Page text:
The Miami Herald

NEGLECTED TO DEATH | Part 1: A history of violence ends in fiery rampage

Pedro Sanchez set his bed on fire with a red disposable lighter. Then, clutching a large, jagged rock, he struck the frail, elderly people who tried to flee the deadly inferno.

“Aqui vamos a morir todos!” witnesses said Sanchez shouted as he beat a 55-year-old man in a wheelchair. “We are all going to die here.”

Though five residents of the K&K Adult Care Center in Miami escaped the Oct. 1, 2005, blaze, 78-year-old Graciela Labastilla would succumb to the toxic fumes.

In the coming days, state agents turned up evidence that the facility had failed to safeguard its elderly and disabled residents, leaving a violent man with a criminal past to prey on vulnerable adults.

Just days before he ignited the fire, Sanchez was allowed back to the home after being committed to a psychiatric ward for threatening a resident and throwing a rock into a neighbor’s house.

The Agency for Health Care Administration determined the home did not protect the residents, but no penalty was ever imposed.

In addition, Miami-Dade fire officials said the fact that hurricane shutters were fastened to the home’s windows — with no impending storms — increased the danger to the residents.

The only person charged in the death of the grandmother of 10 was Sanchez — arrested for arson and homicide — who remains in Atlantic Shores State Hospital, incompetent to stand trial.

Two weeks before the blaze, Sanchez had erupted in anger after a staff member tried to stop him from leaving the home.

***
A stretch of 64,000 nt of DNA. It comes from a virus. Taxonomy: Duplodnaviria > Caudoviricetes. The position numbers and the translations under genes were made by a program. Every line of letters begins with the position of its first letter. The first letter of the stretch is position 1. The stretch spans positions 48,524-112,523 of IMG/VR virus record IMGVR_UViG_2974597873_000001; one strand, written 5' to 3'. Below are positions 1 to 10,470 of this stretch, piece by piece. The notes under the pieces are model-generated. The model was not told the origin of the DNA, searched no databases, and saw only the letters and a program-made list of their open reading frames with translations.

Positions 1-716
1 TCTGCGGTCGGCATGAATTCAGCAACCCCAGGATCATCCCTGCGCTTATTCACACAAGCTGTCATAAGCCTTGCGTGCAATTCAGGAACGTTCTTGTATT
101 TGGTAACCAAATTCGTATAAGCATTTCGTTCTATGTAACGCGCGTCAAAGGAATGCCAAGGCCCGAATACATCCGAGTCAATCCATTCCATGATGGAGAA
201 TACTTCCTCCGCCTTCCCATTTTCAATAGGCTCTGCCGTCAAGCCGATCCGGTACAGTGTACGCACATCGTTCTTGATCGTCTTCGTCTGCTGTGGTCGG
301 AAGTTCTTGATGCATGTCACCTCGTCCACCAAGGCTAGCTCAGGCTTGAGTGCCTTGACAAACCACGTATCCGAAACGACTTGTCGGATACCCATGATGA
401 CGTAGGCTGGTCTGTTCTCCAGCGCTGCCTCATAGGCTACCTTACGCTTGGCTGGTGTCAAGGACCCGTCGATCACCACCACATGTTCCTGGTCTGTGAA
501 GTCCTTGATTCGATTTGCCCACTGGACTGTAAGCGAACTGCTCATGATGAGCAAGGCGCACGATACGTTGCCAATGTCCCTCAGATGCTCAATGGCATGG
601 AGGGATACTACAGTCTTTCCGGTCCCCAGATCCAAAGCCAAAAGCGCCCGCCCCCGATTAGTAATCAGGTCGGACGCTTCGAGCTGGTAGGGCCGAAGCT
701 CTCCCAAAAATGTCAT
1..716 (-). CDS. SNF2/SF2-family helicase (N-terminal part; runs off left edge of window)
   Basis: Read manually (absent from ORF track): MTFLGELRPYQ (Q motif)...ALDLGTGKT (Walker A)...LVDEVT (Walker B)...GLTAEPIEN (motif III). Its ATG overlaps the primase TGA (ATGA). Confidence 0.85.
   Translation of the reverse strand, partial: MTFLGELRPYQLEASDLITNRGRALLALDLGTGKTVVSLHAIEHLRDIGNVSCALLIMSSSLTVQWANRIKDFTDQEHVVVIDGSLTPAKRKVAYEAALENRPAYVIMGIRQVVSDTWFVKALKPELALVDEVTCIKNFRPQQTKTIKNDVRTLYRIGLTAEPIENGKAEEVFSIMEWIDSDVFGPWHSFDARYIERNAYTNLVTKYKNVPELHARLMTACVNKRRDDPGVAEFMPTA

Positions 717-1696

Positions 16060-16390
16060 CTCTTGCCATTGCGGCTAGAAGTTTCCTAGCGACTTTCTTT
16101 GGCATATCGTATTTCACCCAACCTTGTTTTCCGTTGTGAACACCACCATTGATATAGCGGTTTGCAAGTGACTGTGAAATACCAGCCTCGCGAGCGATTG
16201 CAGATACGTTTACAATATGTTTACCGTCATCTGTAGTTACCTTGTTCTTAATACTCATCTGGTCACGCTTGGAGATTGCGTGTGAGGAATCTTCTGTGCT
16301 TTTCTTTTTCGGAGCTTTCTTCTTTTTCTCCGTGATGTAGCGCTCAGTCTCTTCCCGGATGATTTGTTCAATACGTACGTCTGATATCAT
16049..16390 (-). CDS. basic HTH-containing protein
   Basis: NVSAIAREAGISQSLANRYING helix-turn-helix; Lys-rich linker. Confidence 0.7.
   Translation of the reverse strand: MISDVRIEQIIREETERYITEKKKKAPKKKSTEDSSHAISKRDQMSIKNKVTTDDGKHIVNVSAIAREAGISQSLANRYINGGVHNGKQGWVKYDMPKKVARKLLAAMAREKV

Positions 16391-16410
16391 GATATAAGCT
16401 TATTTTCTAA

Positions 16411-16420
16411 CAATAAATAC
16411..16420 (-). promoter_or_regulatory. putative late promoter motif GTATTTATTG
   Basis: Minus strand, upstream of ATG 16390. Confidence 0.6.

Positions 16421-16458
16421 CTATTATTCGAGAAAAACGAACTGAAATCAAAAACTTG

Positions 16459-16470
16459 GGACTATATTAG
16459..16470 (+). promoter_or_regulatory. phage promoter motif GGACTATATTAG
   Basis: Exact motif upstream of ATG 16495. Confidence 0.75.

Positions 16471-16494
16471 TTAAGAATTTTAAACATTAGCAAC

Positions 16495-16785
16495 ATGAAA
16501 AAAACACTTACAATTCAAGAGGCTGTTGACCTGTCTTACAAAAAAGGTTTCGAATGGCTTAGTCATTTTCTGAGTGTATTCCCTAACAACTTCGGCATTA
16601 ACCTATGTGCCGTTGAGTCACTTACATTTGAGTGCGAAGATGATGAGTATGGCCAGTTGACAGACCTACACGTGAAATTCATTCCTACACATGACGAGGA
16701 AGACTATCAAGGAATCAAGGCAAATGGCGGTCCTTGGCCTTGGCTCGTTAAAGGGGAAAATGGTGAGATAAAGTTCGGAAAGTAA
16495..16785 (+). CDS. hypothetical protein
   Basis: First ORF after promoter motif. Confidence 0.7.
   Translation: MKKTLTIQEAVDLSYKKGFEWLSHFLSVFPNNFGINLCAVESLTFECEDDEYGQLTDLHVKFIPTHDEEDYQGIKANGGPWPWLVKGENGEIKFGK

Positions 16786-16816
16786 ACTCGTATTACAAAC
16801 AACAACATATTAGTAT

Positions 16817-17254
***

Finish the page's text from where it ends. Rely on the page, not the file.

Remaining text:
The 78-year-old, who was on felony probation for carrying a concealed weapon before moving into the home, threw a rock at a neighbor’s house and threatened to hit caretakers with a stick, witnesses said.

Miami-Dade police officers finally subdued him, taking him to Palmetto General Hospital’s psychiatric ward, where he stayed for 10 days before returning to the ALF.

Over the following days, resident Omar Buttari said Sanchez repeatedly threatened “to burn the place down.”

On Oct. 1, 2005, a caretaker awoke before dawn to a wailing fire alarm. Griselda Cruz, 52, said she grabbed a fire extinguisher, but couldn’t put out the flames. Sanchez, she told detectives, was trying to keep residents from leaving by slamming their bedroom doors and screaming that everyone was going to die.

“Que has hecho?” she asked Sanchez after noticing his bed engulfed in flames. “What have you done?”

The five residents could escape only through the front and back doors because the home had not removed the aluminum shutters barricading the windows. As Cruz tried to help the elderly residents toward the front door, Sanchez struck her in the mouth with the rock. He beat Buttari on the head.

Rescue workers found Labastilla sprawled on the floor and took her to Memorial Hospital Miramar, where she died two days later of carbon monoxide toxicity.

The rock was still in Sanchez’s pocket when police confronted him down the street.

Police estimated the damage at $200,000, and K&K was shut down for good by its owner.

Family members said they were stunned to learn their mother, a retired seamstress who owned a small business in Hialeah, was living in a home with a convicted felon who had been threatening residents for days.

Under Florida law, homes are supposed to evaluate residents to determine whether they are appropriate for placement in their facilities.

“I didn’t know there was anybody like Pedro Sanchez in there,” said the victim’s son, Manny Labastilla. “If you have someone who has that type or degree of mental illness to the point where he’s going to threaten a person, he should be at a different type of facility.”




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